The Rise and Fall and Rise of Civilizations: Indian Intellectual Culture during the Removal Era


This Teaching the JAH segment was created by Christina Snyder.

In 1844, Ralph Waldo Emerson captured the spirit of many fellow citizens when he declared, “America is the country of the Future. . . . [I]t is a country of beginnings, of projects, of vast designs, and expectations. It has no past: all has an onward and prospective look.” Over the past two decades, the U.S. population had doubled, and settlers surged westward, aided by an increasing number of canals, steamboats, and railroads. Such growth did not splinter the nation, as some had feared, but rather forged a national pride bolstered by a print culture that Emerson helped craft.

This image is from a Choctaw Academy textbook from 1841 depicting America’s racial hierarchy. Note the Indians retreating westward. Reprinted from Jesse Olney, A Practical System of Modern Geography (New York, 1841), 49. Courtesy of the American Antiquarian Society.

Emerson could only claim that America had “no past” by ignoring Native Americans. Policy makers did not. After the American Revolution, every additional inch added to the national domain came at the expense of native nations. While previous administrations waged war and pushed strong-arm diplomacy, none went so far as that of Andrew Jackson (1829–1837). He made Indian removal the cornerstone of his presidency, justifying the policy change by citing new “scientific” evidence from phrenology. Indians, he claimed, could never join the country of the future, for they were such a primitive people that they could not survive “in the midst of another and superior race.” This notion—that Indians were a people of the past, never of the future—shaped U.S. Indian policy and became a powerful tool of dispossession.

Used at Choctaw Academy, the geography textbook from which this page is taken offers a less exoticized portrayal of Indians. This same edition also included the image on the previous image, which demonstrates how conflicting depictions of Indians could coexist in the same volume. Reprinted from Jesse Olney, A Practical System of Modern Geography (New York, 1841), 123. Courtesy of the American Antiquarian Society.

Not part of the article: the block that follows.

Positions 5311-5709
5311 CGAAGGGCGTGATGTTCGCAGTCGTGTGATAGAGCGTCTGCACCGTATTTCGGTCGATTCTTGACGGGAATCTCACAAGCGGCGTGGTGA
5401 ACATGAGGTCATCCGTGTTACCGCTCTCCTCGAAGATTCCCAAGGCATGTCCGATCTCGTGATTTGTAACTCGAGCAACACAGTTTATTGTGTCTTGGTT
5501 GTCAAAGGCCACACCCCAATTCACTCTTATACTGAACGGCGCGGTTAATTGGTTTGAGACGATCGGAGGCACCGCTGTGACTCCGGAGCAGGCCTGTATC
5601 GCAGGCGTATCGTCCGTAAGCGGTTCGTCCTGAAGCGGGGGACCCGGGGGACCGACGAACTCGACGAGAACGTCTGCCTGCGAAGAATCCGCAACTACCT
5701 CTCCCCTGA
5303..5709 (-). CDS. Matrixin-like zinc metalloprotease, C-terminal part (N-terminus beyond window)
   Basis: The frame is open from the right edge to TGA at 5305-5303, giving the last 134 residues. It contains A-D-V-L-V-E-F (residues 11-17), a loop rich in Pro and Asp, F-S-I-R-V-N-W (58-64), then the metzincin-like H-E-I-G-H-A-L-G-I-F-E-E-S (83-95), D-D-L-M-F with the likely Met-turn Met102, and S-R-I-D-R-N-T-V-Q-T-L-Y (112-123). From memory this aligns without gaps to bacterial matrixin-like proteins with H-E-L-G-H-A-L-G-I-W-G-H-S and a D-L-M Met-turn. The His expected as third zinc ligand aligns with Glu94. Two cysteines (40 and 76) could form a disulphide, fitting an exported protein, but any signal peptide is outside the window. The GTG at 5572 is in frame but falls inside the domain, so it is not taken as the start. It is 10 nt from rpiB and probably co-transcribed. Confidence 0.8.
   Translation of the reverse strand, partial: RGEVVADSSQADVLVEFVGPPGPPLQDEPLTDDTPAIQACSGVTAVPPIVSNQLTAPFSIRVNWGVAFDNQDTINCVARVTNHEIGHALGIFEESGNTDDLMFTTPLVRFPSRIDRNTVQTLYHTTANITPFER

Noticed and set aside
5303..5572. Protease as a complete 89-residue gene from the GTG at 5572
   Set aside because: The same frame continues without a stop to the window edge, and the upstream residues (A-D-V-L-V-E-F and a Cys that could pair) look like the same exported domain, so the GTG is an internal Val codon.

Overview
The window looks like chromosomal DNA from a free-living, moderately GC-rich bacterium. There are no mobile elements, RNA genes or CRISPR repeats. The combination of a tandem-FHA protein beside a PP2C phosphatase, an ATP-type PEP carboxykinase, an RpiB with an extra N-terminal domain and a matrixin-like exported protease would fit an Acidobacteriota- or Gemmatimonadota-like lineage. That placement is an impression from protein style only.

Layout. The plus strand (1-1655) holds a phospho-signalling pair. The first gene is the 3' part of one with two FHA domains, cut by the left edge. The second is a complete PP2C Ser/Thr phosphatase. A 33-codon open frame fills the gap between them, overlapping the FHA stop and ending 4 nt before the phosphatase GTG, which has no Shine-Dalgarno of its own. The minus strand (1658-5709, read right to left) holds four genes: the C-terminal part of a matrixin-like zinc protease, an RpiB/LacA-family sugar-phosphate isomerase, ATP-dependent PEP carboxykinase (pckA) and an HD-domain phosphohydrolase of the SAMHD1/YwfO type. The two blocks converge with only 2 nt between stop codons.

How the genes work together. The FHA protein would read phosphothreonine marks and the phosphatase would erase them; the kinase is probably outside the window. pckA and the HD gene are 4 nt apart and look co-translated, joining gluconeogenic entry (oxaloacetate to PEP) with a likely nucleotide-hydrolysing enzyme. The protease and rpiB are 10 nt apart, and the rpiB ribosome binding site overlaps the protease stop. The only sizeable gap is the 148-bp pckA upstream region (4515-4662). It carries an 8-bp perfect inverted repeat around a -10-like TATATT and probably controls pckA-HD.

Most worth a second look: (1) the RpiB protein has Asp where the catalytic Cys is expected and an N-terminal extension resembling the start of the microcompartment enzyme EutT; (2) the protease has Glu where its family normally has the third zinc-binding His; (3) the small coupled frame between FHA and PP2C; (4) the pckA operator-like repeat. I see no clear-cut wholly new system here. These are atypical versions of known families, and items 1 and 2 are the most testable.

Centering indigenous perspectives, however, can challenge our understanding of American history. In an 1838 essay presented to Congress, a young Choctaw man named Adam Christie offered a history lesson. Likely referring to his own Choctaw ancestors, who had built mound cities and ruled chiefdoms for centuries before European invasion, Christie declared, “Indians once stood like lords over this continent.” According to Christie, it was “the white man,” not some impartial hand of progress, that “brought them low.” Acknowledging American prejudices, Christie wrote, “many are led to believe that [Indians] will never become enlightened or civilized; and in the course of half a century, they will be extirpated.” But Christie declared, “so long as the blood flows and circulates in our hearts and bodies, we will contend, at all times . . . to evince to the world that the Indian race is not obliterated.”

Indigenous intellectuals such as Adam Christie have been marginalized in the historical record. But we can recover indigenous perspectives from the removal era, exploring how American Indians engaged with key issues.

  1. Ralph Waldo Emerson, “The Young American,” in The Collected Works of Ralph Waldo Emerson, vol. I: Nature, Addresses, and Lectures, ed. Robert E. Spiller (Cambridge, Mass., 1971), 230.
  2. Andrew Jackson, “Fifth Annual Message to Congress,” Dec. 3, 1833, in A Compilation of the Messages and Papers of the Presidents, 1789–1897, ed. James D. Richardson (10 vols., New York, 1897), III, 1238.
  3. Adam Christie, untitled essay, 1838, in Thomas Henderson to Richard Mentor Johnson, April 13, 1838, H. Doc. No. 109, 26 Cong., 2 sess., 1838, p. 123.